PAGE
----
Monday, April 03, 2006

Should you take cookies from strangers?

For many readers here, this terrific web page from the National Cyber Alert System will not be news. It is all about how cookies work, and what you need to understand in order to be safe browsing the web. But it's always a good idea to brush up and make sure you grok this stuff. Briefly, this handy page, by Mindi McDowell of Carnegie Mellon University, tells you that cool little javascript programs that create moving splash pages and drop-down menus can include spyware and malicious code that can invade your computer system when you load the program to look. Then she goes on to explain cookies of various types and how they work. Cookies let you do great stuff, like keep track of what you are ordering in your shopping cart, or personalize pages, or maintain preferences. They can last just for one session, or can persist. The information here is very helpful, and you should read over it just to be sure you are practicing safe browsing.

But even if you feel quite certain you are up to speed on cookies, they go beyond this basic cookies page here. You can sign up for an RSS feed to keep up with the latest in cyber-security tips for the non-technical user. This is a great site, and I highly recommend it.

Just as your parents taught you -- think twice before you take cookies from strangers! The cookie decoration is from a K - 12 web page on web safety with the same motto: Don't take cookies from strangers! They go on to say:

Don't leave a trail of crumbs for someone else to follow you! Set your browser to just say "No!" to cookies.

From at the Safety Highway, Media Awareness for Teachers.
That's rather more extreme than practical. For instance, Lexis and Westlaw require cookies to work. But do look at your security settings on your browser, and periodically clean out cookies. Be sure you have good anti-virus software and keep it current. Be sure you have all the patches for your operating system, and keep them current -- especially if you are using Windows!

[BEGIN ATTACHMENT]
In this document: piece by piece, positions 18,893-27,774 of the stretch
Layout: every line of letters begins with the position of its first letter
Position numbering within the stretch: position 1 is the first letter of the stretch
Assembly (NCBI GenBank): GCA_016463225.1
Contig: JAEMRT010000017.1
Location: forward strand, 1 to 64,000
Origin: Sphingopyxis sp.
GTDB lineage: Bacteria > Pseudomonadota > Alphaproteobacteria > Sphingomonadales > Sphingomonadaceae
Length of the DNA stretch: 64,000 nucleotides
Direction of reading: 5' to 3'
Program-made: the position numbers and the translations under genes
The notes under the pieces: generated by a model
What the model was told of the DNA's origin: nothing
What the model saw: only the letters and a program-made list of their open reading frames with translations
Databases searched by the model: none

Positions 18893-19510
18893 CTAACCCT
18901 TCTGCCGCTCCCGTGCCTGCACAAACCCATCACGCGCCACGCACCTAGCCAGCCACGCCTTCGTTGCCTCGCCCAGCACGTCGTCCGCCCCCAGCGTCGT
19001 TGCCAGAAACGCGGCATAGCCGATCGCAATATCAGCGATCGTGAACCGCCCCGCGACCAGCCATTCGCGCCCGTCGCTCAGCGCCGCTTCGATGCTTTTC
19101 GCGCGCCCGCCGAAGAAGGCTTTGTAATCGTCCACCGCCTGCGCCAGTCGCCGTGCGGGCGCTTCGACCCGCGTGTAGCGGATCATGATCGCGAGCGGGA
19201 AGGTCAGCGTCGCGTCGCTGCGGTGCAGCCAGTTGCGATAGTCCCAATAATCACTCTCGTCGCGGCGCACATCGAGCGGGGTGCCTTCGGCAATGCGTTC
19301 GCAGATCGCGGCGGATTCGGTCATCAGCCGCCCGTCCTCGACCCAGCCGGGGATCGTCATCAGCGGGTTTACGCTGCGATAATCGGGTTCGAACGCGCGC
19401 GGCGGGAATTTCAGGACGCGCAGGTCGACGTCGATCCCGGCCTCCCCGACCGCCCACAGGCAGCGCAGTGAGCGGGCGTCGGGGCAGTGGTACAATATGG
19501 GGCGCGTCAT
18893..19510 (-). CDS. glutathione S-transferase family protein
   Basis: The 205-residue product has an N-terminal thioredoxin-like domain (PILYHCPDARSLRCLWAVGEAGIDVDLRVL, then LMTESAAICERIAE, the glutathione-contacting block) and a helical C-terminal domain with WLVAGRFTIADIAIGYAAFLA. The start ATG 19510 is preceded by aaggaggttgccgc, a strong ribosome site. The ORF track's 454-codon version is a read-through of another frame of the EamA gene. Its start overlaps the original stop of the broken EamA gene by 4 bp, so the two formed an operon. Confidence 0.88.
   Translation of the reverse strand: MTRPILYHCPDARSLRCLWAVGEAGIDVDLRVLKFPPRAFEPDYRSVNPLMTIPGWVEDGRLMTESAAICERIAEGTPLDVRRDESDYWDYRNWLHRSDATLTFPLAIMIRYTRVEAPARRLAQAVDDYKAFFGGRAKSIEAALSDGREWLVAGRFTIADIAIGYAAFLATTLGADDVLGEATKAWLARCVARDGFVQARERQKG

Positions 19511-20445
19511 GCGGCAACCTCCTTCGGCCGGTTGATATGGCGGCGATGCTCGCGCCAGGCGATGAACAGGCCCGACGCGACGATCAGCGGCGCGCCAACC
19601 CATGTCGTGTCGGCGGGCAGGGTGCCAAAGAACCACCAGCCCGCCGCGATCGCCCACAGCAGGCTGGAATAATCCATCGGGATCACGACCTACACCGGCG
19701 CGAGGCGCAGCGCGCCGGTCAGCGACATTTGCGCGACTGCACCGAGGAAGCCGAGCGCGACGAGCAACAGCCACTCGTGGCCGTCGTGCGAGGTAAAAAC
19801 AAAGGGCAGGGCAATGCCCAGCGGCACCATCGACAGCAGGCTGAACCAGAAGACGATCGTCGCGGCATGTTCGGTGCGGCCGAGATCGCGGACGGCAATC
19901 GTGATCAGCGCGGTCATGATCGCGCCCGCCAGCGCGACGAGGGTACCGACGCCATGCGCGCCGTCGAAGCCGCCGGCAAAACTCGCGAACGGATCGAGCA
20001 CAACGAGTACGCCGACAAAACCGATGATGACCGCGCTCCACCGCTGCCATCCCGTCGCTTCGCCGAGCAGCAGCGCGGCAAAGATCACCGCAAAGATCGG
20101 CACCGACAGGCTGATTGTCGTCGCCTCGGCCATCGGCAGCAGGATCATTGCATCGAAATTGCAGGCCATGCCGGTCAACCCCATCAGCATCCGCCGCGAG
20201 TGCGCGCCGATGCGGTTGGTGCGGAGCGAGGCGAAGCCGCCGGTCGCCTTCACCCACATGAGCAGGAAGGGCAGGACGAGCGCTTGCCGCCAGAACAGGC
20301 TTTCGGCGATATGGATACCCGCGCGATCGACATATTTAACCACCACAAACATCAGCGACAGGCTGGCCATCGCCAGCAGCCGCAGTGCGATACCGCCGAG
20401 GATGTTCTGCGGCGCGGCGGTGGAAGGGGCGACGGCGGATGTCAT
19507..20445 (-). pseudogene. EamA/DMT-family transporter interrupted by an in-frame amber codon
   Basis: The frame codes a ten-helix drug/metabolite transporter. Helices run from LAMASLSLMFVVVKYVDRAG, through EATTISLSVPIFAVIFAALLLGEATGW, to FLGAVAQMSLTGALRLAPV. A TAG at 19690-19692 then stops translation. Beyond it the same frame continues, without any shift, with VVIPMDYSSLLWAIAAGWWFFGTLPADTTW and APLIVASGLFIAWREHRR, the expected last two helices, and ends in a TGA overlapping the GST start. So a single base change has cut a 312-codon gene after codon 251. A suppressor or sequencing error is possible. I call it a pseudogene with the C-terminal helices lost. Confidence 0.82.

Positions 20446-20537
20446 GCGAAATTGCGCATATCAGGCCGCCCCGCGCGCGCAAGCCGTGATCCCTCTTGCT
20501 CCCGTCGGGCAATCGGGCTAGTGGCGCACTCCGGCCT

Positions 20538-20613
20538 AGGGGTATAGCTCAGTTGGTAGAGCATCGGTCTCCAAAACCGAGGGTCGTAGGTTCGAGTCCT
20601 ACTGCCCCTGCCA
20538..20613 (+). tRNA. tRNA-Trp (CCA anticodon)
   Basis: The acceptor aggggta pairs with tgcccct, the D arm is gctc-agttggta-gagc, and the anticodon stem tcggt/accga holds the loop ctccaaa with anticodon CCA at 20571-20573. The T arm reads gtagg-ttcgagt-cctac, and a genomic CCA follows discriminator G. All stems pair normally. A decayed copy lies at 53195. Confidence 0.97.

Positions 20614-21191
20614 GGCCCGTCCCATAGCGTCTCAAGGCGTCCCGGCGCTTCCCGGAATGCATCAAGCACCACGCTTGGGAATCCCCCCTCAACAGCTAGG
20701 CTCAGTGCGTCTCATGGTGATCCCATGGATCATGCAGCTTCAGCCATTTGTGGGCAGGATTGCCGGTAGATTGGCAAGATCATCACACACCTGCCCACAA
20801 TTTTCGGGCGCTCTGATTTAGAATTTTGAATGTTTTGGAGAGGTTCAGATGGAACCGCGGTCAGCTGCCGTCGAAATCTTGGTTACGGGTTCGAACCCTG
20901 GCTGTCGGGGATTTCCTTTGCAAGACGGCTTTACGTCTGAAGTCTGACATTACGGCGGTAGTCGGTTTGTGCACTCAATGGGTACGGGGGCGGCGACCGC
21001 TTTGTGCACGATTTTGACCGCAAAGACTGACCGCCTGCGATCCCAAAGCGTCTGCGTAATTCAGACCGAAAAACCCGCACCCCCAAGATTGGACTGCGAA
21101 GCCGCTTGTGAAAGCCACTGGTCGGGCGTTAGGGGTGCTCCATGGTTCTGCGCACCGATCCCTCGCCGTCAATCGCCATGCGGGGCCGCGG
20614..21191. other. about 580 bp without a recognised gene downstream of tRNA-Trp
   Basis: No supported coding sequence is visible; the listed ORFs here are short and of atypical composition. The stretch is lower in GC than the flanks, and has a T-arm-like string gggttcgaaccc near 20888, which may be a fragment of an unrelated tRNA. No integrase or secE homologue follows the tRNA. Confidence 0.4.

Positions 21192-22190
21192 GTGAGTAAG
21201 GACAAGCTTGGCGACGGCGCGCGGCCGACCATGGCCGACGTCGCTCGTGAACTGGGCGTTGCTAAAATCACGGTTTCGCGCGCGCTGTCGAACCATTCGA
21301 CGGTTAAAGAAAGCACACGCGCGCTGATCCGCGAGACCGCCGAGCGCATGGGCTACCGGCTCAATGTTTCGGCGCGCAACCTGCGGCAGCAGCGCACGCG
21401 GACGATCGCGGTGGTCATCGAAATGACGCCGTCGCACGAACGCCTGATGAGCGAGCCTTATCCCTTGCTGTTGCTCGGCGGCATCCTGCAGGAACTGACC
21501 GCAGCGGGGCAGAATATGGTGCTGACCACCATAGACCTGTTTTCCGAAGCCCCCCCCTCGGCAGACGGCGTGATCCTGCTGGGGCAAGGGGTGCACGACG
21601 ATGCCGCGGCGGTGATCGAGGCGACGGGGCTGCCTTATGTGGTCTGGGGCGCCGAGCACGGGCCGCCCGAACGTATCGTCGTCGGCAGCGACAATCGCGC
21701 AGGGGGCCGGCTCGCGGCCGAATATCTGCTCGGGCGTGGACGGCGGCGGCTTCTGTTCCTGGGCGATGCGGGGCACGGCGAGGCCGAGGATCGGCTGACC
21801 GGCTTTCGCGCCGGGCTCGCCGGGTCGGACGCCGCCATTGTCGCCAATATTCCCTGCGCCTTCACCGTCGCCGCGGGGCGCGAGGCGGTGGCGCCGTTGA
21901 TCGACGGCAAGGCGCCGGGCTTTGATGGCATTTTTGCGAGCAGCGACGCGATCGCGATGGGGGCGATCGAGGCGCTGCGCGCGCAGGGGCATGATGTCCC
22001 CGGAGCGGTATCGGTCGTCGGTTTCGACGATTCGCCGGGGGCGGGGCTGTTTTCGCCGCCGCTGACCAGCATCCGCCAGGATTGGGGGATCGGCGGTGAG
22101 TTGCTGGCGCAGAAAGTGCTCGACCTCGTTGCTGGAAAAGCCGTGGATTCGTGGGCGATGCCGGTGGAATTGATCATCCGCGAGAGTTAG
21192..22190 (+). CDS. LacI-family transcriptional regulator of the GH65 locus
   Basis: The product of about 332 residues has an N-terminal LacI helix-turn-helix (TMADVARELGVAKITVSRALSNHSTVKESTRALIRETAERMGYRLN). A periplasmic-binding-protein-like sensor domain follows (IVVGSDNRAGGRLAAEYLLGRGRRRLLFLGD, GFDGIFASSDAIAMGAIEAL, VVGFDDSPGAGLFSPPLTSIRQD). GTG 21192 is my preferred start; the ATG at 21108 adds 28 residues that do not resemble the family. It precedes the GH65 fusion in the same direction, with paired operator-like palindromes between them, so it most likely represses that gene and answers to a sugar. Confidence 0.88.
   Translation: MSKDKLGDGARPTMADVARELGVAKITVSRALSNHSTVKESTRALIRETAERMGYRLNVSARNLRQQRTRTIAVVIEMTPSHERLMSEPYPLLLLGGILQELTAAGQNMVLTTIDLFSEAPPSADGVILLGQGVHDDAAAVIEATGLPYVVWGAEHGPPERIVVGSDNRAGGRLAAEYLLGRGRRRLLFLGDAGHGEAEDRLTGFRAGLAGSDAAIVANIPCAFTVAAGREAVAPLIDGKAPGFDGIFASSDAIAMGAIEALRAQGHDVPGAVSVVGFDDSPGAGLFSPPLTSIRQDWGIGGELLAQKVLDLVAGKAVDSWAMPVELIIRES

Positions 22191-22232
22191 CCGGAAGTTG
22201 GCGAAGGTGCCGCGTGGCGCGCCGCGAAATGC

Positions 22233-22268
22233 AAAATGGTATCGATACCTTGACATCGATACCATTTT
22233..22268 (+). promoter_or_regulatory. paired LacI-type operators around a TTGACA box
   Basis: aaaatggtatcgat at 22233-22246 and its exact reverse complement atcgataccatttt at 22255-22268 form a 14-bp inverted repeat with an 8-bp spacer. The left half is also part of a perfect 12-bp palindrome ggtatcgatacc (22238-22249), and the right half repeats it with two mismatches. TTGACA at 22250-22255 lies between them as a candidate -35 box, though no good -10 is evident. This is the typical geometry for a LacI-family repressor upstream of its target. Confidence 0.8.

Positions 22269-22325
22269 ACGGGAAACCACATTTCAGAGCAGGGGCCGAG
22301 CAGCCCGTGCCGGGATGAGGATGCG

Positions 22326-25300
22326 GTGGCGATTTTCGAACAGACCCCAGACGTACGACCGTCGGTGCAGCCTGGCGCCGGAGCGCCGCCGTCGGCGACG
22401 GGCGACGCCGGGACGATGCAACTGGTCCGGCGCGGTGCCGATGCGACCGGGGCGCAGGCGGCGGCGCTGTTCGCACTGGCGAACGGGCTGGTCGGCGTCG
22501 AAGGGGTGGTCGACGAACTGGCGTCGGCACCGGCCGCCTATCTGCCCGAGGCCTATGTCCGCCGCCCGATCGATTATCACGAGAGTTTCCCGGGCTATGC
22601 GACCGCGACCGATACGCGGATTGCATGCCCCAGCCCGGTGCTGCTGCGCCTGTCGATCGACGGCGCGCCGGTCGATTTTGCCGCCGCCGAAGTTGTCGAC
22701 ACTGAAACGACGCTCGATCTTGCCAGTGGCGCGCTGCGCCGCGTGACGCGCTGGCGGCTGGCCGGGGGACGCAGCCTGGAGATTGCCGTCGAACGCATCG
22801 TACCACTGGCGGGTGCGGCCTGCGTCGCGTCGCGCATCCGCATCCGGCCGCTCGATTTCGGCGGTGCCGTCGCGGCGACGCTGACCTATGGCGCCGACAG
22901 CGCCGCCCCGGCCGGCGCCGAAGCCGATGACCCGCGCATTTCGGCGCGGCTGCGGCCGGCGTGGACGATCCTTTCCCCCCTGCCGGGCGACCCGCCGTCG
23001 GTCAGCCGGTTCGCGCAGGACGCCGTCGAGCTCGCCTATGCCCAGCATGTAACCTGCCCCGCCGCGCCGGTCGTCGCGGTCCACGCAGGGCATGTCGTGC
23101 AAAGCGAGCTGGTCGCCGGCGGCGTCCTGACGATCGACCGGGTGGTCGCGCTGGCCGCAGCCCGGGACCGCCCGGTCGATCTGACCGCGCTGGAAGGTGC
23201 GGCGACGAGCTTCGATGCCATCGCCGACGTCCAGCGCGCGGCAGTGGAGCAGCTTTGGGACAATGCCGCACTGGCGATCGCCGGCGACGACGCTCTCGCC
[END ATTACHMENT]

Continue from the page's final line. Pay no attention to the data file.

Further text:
Use spyware detection software -- there is decent stuff available as shareware or freeware (try "Spybot Search and Destroy" here and "Ad Aware" from LavaSoft here). PC Magazine has a good webpage on how to remove spyware and malware here, but it is pretty technical. Beware! Some programs that advertise themselves as spyware- or malware-removers actually install some of the worst offenders. Be careful what you use on your computer! This link can be an excellent resource for information about spyware and hijacker-ware. It has an RSS feed, so it can be an convenient way to keep current. It has chat rooms and lots of info. And lastly, I think this is a good site, too.

Be careful who or what you invite in. And be careful where you leave your information, including your e-mail. Now you can change the e-mail address that your university may want to post all over its website into an image file. The robots and crawlers that are out there looking for e-mail addresses for spammers cannot recognize an e-mail address that is an image file. Alternatively, you can write out the symbol @ at. Humans will know what they are seeing, but bots and crawlers won't know it's an e-mail address. Says the woman who hasn't done any of these things herself, yet!

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